At the August 20 Pocahontas County Board of Education meeting, Marlinton Elementary School Local School Improvements Council [LSIC] member J.L. Clifton reported that the plan to build a bus shelter at the school is ready to be implemented.
Clifton first brought the project idea to the board last year and has spent the time since gathering donations and getting plans together for the project.
“It’s a small project,” Clifton said. “It was something that we, as the LSIC, saw a need for, basically, because it’s so congested where the buses are running now. It’s about a ten by sixteen structure, no sides. A bonus would be benches, but the main thing would be a roof at a level area for shelter, not just because of the congestion.”
The board informed Clifton that once the former board office is demolished, there is a plan to relocate the buses there to load and unload students. Despite this change, Clifton said he feels the shelter will still be beneficial for students using the activity bus and the Community Wellness Center.
“If you get the buses moved – this will be a benefit until that time, and even if and when that does happen, you still have the rec center, which would still be able to utilize it, as well as the activity bus in the evenings,” Clifton said. “I think it’s still going to be a benefit to have it regardless of when you are able to do something in the future.”
Clifton said he has been busy and first talked to Pocahontas County High School carpentry teacher Duane Gibson about having his students design and build the shelter. Gibson’s class made a supply list and broke it down to the bare minimum.
The good news is, Clifton found several businesses willing to donate time and money to make the shelter possible.
Mitchell Chevrolet pledged to provide a skid steer or excavator to prepare the spot for the shelter. Appalachian Aggregate will supply the gravel ( 3/4 crusher run) and Burns Motor Freight has committed to hauling the gravel.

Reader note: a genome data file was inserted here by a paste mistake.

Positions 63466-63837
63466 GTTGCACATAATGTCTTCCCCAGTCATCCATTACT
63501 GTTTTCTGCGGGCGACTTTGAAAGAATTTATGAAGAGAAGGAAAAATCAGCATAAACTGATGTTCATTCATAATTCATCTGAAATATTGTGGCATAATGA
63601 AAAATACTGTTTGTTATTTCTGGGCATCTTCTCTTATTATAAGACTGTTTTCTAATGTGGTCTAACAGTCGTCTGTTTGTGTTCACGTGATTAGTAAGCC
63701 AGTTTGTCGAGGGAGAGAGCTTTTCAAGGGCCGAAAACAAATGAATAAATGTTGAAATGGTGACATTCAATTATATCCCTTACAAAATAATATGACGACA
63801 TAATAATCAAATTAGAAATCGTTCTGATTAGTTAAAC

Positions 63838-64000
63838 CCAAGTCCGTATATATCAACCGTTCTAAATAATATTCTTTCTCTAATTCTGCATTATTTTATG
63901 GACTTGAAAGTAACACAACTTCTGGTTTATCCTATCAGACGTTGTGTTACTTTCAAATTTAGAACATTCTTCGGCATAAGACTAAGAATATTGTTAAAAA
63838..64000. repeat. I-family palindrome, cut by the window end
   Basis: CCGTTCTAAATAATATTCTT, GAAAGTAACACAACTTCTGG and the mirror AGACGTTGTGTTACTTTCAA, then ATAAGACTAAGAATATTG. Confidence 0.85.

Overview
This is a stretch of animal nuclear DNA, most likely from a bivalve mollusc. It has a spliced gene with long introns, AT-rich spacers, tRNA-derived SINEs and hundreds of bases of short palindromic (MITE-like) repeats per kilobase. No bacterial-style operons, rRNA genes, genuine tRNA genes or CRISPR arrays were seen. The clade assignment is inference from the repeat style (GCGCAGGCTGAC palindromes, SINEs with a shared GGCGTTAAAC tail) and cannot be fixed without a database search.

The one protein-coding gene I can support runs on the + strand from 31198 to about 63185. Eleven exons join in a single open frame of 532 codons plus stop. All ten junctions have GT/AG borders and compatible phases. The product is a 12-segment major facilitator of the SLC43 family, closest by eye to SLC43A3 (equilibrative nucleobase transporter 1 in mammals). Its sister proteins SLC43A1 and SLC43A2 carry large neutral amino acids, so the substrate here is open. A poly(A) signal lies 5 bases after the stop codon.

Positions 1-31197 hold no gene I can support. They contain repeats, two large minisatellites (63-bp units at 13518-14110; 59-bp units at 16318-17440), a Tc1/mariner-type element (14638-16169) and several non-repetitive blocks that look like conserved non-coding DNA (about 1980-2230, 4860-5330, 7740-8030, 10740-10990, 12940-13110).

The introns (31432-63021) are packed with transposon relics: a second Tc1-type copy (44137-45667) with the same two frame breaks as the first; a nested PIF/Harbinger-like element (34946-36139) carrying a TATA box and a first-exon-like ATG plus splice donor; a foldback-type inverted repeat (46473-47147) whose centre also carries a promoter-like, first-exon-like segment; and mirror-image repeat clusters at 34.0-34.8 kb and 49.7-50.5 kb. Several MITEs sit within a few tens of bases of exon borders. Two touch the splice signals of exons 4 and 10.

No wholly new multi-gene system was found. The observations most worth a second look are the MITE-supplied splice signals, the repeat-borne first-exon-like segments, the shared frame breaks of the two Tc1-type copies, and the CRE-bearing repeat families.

“The biggie was the materials list, and I went to several different places,” Clifton said. “Lowes has agreed to furnish every bit of the materials on the list, minus the crusher run. [It] has agreed to donate the entire materials list, even the bonus bench material through their Heroes Program.”
Clifton added that several other businesses have stated they will pitch in any materials needed that Lowes is unable to provide.
With all the materials in place, Clifton said he spoke again with Gibson, who plans to have the project as the first on his list for this semester.
The board thanked Clifton for his efforts and agreed that the project will be beneficial to the students and community.
• Superintendent Terrence Beam reported that Assistant State Superintendent and Director of Career and Technical Education Dr. Kathy D’Anoni sent him samples for six potential high school models for a technical high school. Beam said he shared the information with PCHS principal Joe Riley for his consideration.
Beam added that he heard that several people are upset that PCHS is charging students to drive and park at the school. Beam spoke to board attorney Jason Long, who informed him that it is legal for a school to charge for such privileges.
The money is used to improve the school. The rates are: full year, $50, one semester, $25 or $2 a day.
Miscellaneous and personnel management will appear in the September 5 edition of The Pocahontas Times.
• The board voted down 1-3 a request from Maureen Stuart to waive Policy JBCC – Attendance Zone Policy, so that her child may ride the school bus from the Snowshoe area to Green Bank Elementary-Middle School. Stuart will be required to provide transportation for her child to attend GBEMS.
The next board meeting will be Tuesday, September 10, beginning at 4 p.m. with interviews for a new board member, followed immediately by the regular meeting, at the board of education conference room.